"We don't know what people will think of us; what they will think of her," those were the words spoken to me by the parents of a student I was working with a few months ago.
It feels like we live in a world that has two opinions regarding treatment for mental health issues: people are either in favour of the idea or against.
According to The World Health Organization, one in four people in the world will be affected by mental or neurological disorders at some point in their lives. Around 450 million people currently suffer from such conditions, placing mental disorders among the leading causes of ill health and disability worldwide.
Treatments are available, but nearly two-thirds of people with a known mental disorder never seek help from a health professional. Stigma, discrimination and neglect prevent care and treatment from reaching people with mental disorders, says the World Health Organization (WHO).
The stigma surrounding mental health and medication is tragic. We live in a world that shames us for having the courage to ask for help; it is expected we should just move on and get over it.
A study carried out in 2014 by Psychological Medicine found that sstigma was ranked the fourth highest of 10 barriers to care. Aside from the stigma of using mental health services or being treated for mental illness, the participants also reported feelings of shame and embarrassment as reasons for not seeking care. Others were afraid to let anyone know they have a mental health issue or were concerned about confidentiality.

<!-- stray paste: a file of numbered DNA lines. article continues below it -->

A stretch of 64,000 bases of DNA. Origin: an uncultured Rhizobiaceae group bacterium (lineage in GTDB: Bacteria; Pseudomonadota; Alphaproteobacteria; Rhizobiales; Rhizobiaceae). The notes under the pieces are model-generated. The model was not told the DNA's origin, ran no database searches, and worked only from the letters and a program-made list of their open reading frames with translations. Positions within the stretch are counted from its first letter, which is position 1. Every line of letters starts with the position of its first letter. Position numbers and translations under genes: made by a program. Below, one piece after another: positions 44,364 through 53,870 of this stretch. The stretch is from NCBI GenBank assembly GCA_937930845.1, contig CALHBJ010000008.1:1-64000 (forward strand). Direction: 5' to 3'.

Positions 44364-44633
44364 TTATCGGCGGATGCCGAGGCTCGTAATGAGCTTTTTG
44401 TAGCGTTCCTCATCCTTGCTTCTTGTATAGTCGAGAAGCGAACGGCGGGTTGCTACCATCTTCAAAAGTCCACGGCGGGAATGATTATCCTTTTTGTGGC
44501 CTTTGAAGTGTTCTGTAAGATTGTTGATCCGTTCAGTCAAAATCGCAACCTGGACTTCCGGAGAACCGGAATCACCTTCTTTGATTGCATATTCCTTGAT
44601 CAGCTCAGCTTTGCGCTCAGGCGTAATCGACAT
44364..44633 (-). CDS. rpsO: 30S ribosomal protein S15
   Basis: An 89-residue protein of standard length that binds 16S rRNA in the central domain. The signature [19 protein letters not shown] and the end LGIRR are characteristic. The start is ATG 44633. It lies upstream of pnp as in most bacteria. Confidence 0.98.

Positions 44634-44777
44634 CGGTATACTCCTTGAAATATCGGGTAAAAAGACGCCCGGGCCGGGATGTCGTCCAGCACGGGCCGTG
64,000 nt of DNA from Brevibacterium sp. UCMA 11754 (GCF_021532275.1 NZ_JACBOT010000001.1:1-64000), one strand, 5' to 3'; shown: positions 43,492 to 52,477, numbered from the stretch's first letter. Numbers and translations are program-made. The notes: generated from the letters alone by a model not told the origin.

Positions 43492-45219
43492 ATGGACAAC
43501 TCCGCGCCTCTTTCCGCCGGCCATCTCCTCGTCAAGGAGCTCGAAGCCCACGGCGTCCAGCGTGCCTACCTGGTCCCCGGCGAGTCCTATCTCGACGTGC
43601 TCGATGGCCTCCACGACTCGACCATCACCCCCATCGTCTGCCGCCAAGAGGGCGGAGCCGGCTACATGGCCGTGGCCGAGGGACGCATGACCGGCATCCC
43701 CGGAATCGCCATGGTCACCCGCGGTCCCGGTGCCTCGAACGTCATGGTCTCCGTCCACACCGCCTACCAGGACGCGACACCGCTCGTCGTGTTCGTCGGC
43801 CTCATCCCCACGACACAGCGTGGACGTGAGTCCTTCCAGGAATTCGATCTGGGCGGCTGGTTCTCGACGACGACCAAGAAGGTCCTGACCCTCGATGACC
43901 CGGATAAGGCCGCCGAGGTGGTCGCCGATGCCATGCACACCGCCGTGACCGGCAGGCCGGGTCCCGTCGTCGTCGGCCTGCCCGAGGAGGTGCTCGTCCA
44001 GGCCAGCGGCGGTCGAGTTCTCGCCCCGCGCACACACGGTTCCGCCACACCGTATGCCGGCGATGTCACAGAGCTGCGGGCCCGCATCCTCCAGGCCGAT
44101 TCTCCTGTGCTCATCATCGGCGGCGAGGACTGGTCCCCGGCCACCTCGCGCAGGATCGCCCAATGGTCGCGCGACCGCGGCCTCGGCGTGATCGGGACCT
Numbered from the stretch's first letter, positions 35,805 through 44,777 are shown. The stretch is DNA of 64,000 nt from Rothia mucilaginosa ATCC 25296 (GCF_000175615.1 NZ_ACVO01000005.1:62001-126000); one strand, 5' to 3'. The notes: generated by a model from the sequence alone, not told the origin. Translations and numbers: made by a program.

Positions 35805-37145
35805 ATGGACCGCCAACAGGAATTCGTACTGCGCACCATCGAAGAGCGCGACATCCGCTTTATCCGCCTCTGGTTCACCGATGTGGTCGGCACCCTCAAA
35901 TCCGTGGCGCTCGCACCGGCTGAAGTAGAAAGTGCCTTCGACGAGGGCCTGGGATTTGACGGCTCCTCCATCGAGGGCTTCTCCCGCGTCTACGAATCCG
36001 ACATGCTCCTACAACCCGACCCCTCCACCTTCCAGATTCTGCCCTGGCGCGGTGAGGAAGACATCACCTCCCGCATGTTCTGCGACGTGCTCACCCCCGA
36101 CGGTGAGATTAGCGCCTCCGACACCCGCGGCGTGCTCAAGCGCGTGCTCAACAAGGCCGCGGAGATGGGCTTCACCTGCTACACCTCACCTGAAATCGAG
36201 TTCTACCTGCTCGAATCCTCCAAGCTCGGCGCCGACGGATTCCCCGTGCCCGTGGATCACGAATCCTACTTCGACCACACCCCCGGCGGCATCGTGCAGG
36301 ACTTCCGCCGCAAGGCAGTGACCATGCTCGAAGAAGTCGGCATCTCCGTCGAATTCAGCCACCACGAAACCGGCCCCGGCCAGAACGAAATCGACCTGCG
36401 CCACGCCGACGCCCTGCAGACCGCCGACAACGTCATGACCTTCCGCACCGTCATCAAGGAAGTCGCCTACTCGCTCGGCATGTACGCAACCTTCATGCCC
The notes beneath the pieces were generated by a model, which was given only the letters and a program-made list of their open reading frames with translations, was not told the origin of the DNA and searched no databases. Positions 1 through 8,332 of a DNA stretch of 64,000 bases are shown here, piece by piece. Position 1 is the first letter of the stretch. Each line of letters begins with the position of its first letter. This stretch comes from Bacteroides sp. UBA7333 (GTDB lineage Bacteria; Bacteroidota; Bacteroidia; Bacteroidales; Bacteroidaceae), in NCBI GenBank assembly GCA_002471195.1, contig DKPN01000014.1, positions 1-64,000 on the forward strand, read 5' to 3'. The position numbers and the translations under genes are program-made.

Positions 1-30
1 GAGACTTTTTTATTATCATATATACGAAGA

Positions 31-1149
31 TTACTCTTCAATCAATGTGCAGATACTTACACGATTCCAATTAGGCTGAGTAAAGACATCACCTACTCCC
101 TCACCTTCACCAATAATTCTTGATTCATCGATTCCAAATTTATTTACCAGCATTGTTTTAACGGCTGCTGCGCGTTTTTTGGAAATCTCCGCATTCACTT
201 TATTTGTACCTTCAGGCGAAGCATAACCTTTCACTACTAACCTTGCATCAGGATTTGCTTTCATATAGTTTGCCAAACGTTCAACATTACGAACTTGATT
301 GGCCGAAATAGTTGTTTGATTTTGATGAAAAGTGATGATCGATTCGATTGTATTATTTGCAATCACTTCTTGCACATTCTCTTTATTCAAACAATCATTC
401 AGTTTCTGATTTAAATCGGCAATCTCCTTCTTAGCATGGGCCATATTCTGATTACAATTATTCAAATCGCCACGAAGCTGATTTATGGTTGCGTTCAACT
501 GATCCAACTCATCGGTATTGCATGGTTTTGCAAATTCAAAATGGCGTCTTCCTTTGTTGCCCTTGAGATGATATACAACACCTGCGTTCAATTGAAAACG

As a mental health professional for the past 17 years, it saddens me to watch people sink deeper into darkness because they are afraid to speak up. What so many people don't realize is that many of these "conditions" are not curable; we will co-exist with them for the rest of our lives. They will occupy space in our brain and compete for attention with everything else in our life. People should not be left to suffer alone in silence.
Overall, increased awareness is probably one of the most important things that can be done to counteract stereotypes, so why are we afraid to talk about something that impacts so many? Why are we measuring our worth against other people's opinions? We would never shame someone for seeking help for their blood pressure or diabetes, so why are we being judged for seeking treatment for our mental health? The more we can advocate for awareness, education, and support for screening and treatment options, the quicker we can get to the people who so desperately need help.